1990 double-murder remains on radar
As the 21st anniversary of the Cornell-Story murders passed Tuesday, Cape Coral detectives continue to work the case, including a recent new tip.
“Every May 10, we look back on the tragedies that involved Lisa Story and Robin Cornell,” Police Chief Jay Murphy said. “It’s a case we have not let go cold.”
On May 10, 1990, the bodies of Robin Cornell, 11, and Lisa Story, 32, were found inside their home at 631 S.E. 12th Ave. Both had been suffocated and sexually assaulted. The two were discovered by Robin’s mother, Jan Cornell.
Story had agreed to watch Robin the night before while Cornell visited her boyfriend. Cornell returned home the next morning to find her daughter’s naked body on the floor of her bedroom. Story’s body was found in her bed.
Detective Christy Jo Ellis, who has been working the case for the last several years with Detective Kurt Grau, reported Tuesday that the case is not cold.
“This is not just a cold case in a box up on the shelf,” she said. “This is a breathing, alive type of case.”
The double-murder has been featured three times now on the hit television show “America’s Most Wanted,” in 2006, 2007 and 2010. Ellis said the CCPD receives a tip or piece of information about every two months on the case.
“We do still get tips,” she said.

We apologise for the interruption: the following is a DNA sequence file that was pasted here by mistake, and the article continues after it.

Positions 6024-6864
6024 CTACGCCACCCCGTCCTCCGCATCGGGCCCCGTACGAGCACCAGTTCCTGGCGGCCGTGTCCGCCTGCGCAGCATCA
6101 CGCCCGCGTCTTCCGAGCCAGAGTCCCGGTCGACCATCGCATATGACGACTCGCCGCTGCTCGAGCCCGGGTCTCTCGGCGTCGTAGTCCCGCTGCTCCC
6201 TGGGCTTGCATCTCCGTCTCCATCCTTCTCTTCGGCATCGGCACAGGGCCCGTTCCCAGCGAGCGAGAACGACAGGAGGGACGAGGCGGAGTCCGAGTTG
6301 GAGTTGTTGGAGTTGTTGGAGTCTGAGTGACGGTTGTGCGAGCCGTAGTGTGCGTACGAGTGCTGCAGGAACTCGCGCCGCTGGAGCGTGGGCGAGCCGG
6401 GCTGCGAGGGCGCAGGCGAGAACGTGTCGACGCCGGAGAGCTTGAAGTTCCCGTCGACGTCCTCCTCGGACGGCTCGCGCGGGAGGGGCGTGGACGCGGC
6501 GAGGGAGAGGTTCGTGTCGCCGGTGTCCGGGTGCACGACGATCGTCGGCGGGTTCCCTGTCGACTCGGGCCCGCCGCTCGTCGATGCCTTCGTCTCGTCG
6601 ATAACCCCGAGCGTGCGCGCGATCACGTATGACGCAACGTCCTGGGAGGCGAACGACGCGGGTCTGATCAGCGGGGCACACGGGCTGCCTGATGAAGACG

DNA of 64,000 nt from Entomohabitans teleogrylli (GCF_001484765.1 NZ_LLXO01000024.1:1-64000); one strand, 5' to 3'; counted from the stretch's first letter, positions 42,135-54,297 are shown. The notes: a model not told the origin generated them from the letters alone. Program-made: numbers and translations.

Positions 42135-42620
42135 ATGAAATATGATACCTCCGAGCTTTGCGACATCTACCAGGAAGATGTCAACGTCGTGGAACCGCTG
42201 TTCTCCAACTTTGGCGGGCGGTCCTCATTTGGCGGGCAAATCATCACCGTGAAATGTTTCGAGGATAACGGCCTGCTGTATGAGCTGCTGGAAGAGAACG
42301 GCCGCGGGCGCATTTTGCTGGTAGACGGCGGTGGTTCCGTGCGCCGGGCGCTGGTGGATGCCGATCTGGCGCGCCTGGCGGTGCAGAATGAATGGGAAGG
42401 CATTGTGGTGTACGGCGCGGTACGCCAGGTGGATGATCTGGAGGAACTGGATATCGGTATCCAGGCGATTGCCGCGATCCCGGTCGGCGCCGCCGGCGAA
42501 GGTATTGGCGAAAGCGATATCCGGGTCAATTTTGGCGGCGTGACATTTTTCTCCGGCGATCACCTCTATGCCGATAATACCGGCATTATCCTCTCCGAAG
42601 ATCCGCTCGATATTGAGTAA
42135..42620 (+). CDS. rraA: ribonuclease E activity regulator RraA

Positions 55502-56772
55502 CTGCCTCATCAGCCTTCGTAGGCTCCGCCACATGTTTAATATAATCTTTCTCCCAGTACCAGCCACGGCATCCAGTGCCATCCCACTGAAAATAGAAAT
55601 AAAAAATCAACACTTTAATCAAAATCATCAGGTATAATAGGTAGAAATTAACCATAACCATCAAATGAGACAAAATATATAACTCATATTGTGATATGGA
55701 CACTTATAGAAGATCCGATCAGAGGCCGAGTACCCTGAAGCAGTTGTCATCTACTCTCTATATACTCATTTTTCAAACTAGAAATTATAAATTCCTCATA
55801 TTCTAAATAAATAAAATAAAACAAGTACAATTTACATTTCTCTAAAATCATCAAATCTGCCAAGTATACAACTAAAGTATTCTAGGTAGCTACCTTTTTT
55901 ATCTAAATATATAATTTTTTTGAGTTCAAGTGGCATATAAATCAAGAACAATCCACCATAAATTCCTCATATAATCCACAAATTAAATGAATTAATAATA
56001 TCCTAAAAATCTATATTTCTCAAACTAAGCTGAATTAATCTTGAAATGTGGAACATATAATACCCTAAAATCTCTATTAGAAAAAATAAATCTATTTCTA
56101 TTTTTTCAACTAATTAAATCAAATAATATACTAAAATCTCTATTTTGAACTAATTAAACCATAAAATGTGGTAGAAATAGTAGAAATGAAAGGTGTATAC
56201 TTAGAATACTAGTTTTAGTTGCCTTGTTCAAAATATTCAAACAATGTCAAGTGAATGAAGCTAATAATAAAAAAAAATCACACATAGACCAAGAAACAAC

“Nothing near as solid as the information we just got though,” Ellis added.
On Thursday, the Cape detectives received a lead from a law enforcement agency on the east coast of Florida. An informant, or reliable source, of that agency had provided some “specific information about the crime,” she said.
Ellis could not provide specifics on the tip because it is under review.
She did say that the information has been checked against the old case files and that there may be travel plans in the future to further investigate it.
“We hit it pretty hard on a couple of things,” Ellis said.
Though she could not confirm what the new information revealed about the crime, Ellis indicated that it could possibly tie someone to the murders.
Last year, detectives submitted DNA from a suspect for testing.
“That came back negative,” Ellis said Tuesday.
The Cape police have a sample of DNA that it believes belongs to the killer. The sample has been run through a national database, but no match has been made. If the killer is arrested and a DNA sample is taken, it could be entered into the database and matched to the existing sample.
“We’re still hopeful,” Ellis said. “We do believe that it’s a solvable case.”
Jan Cornell could not be reached for comment Tuesday.
Ellis noted that Cornell was with her when the call came in Thursday.
“We just happened to be sitting down for one of our regular meetings,” she said. “It was exciting for her to hear it right there, firsthand.”
Ellis said Cornell remains hopeful of finding her daughter’s killer.
If anyone has any information about the case, contact the Cape police at 574-3223, or submit a tip by texting “CCPD” plus the message to CRIMES or visit: www.capecops.com. Tipsters can also contact Southwest Florida Crime Stoppers at (800) 780-TIPS (8477) and be eligible for a cash reward.